One of the best pieces I’ve read all week about the structural gender inequality of workplaces was the transcript of HBR’s IdeaCast podcast with Michelle King, Director of inclusion at Netflix and host of The Fix podcast. She’s also a Kiwi, as I discovered when I listened to it. I’m starting to think New Zealander’s should just run the world for everyone.
I was never full sold on Sheryl Sandberg’s Lean In philosophy, which seemed to come from a position of extreme privilege and didn’t match with what I saw happening to smart female colleagues. Michelle Obama was pretty blunt about her opinion of it and Ruth Whippman wrote an excellent piece in the New York Times recently about how “the assertiveness movement has taken a male-defined value system and sold it back to us as feminism.”
The part I enjoyed most from Michelle King’s interview was the concept of asking leaders to “disrupt their own denial.” I was glad she talked about race, too, but there are many more ways to “other” people. She told a story from her HR days of a woman who was eminently qualified to move into senior management being knocked back with ambiguous arguments from male leadership that essentially boiled down to, “she’s not one of us.”
And in that moment, I advocated, I asked why, I asked what does this have to do with her performance. And they decided to hire her, not hire her, sorry, promote her, but it was a sort of hollow victory because now she had to work with people who didn’t really believe she was quite right, and quite sort of fitted in. And the CFO promoted her, but as he did he said, well, she’s my diversity kind of achievement for the year. And it was just that throwaway comment that immediately delegitimized her amongst her peers.
King also discussed micro-agressions, something that people of colour experience on a daily basis too. It made me think of these as “micro-barriers” (because barriers are often acts of aggression too). “Micro” barriers from the point of view of those putting them there, of course, since they are on the advantageous side of that structural privilege, making complaints about those barriers easy to dismiss. But the cumulation can prove to be insurmountable and exhausting. It only takes a small barrier to stall someone’s career completely, especially if it makes them feel like they’re stuck in Groundhog Day.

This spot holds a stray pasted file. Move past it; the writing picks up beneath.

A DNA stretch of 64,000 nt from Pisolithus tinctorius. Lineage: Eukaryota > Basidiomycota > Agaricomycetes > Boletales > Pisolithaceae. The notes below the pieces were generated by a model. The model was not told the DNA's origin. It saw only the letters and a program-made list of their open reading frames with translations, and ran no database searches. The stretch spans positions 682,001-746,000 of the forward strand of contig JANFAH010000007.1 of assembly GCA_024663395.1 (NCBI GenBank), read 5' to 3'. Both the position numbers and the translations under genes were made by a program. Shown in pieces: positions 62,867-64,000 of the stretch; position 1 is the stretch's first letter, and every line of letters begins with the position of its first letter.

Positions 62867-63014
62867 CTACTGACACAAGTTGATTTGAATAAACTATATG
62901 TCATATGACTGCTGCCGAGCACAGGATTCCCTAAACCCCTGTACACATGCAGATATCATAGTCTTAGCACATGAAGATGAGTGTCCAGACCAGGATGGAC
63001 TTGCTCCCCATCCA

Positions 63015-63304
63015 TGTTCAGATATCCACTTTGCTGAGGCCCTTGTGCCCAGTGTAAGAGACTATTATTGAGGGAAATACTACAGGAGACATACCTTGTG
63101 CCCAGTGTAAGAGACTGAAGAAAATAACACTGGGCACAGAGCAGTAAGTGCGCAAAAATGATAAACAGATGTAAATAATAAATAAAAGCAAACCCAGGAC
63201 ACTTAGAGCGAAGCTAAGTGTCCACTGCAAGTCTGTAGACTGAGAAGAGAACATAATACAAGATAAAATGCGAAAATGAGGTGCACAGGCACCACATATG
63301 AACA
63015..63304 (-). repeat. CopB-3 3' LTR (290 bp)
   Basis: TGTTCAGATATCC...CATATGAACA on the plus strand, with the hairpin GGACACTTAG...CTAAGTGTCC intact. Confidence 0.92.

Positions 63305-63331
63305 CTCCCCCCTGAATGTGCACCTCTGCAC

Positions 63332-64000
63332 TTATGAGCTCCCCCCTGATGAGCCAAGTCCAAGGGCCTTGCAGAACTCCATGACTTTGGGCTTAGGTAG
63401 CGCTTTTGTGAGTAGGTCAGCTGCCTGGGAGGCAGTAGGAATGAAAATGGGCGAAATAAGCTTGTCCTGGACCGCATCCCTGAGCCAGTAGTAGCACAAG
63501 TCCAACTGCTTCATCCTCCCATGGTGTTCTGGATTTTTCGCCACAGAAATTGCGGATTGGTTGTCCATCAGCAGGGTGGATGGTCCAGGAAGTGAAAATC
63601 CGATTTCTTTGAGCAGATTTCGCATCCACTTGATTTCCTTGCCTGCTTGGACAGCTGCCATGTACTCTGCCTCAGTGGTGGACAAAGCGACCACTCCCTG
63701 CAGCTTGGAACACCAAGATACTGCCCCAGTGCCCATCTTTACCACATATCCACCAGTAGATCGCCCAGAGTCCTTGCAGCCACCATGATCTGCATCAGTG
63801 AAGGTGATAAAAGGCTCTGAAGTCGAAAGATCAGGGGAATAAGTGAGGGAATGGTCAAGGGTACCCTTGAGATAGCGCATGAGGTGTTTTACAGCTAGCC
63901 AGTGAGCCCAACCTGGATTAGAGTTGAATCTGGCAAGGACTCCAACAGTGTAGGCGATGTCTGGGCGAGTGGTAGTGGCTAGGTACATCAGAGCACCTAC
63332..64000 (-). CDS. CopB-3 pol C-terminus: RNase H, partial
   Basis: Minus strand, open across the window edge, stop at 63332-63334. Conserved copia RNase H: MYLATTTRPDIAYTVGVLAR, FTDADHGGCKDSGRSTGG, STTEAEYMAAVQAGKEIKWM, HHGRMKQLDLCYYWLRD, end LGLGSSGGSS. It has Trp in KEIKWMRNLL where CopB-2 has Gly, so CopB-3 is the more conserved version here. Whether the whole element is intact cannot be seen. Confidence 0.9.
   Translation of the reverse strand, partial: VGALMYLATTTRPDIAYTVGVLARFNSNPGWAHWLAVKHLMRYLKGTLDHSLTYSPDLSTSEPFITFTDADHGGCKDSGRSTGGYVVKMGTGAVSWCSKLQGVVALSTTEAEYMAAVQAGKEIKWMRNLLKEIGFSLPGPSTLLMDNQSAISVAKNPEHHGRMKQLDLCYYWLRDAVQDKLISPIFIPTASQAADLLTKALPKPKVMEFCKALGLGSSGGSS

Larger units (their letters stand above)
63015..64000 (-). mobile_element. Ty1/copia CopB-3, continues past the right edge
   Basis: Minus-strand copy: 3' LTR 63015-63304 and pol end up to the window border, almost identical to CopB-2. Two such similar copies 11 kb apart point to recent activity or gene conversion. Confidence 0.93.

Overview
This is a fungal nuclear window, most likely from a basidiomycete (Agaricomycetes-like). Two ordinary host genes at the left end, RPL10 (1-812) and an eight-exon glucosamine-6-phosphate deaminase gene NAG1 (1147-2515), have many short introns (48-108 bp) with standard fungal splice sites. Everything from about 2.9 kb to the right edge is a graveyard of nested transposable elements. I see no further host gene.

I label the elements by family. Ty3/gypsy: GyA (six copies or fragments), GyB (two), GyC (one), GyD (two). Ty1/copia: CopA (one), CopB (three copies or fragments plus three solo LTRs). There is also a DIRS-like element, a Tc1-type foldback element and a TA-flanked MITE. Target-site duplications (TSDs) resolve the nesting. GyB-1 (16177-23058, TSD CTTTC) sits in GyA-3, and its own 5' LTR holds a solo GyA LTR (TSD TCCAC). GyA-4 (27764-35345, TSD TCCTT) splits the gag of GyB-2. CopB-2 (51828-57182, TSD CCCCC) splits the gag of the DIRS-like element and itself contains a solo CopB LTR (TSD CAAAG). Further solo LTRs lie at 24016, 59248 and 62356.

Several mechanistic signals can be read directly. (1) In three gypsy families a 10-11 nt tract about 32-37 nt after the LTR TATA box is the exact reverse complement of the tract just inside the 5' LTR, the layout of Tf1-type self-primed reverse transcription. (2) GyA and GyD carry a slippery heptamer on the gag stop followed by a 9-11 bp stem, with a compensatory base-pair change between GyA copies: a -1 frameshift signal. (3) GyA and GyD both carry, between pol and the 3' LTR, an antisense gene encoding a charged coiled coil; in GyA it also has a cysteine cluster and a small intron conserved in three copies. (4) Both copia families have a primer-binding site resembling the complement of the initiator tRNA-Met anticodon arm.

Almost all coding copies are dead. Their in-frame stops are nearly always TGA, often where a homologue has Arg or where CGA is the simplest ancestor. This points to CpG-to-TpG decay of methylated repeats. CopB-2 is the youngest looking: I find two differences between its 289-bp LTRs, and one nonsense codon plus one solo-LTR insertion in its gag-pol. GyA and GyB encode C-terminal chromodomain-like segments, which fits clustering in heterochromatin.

(Hat tip to Marie-Clare Fenech who shared it on LinkedIn).
As an accompaniment to the above, What’s Really Holding Women Back?, also on HBR, describes a revealing study by Robin J. Ely and Irene Padavic debunking persistent myths of women’s lack of career advancement. The findings are an indictment of leadership in denial, even in the face of strong data. They conclude that this is really a problem of workism and that is affecting everyone. A couple of choice quotes:
All this led us to what we felt was an inescapable conclusion: For the firm to address its gender problem, it would have to address its long-hours problem. And the way to start would be to stop overselling and overdelivering.
Our findings align with a growing consensus among gender scholars: What holds women back at work is not some unique challenge of balancing the demands of work and family but rather a general problem of overwork that prevails in contemporary corporate culture. the demands of work and family but rather a general problem of overwork that prevails in contemporary corporate culture.
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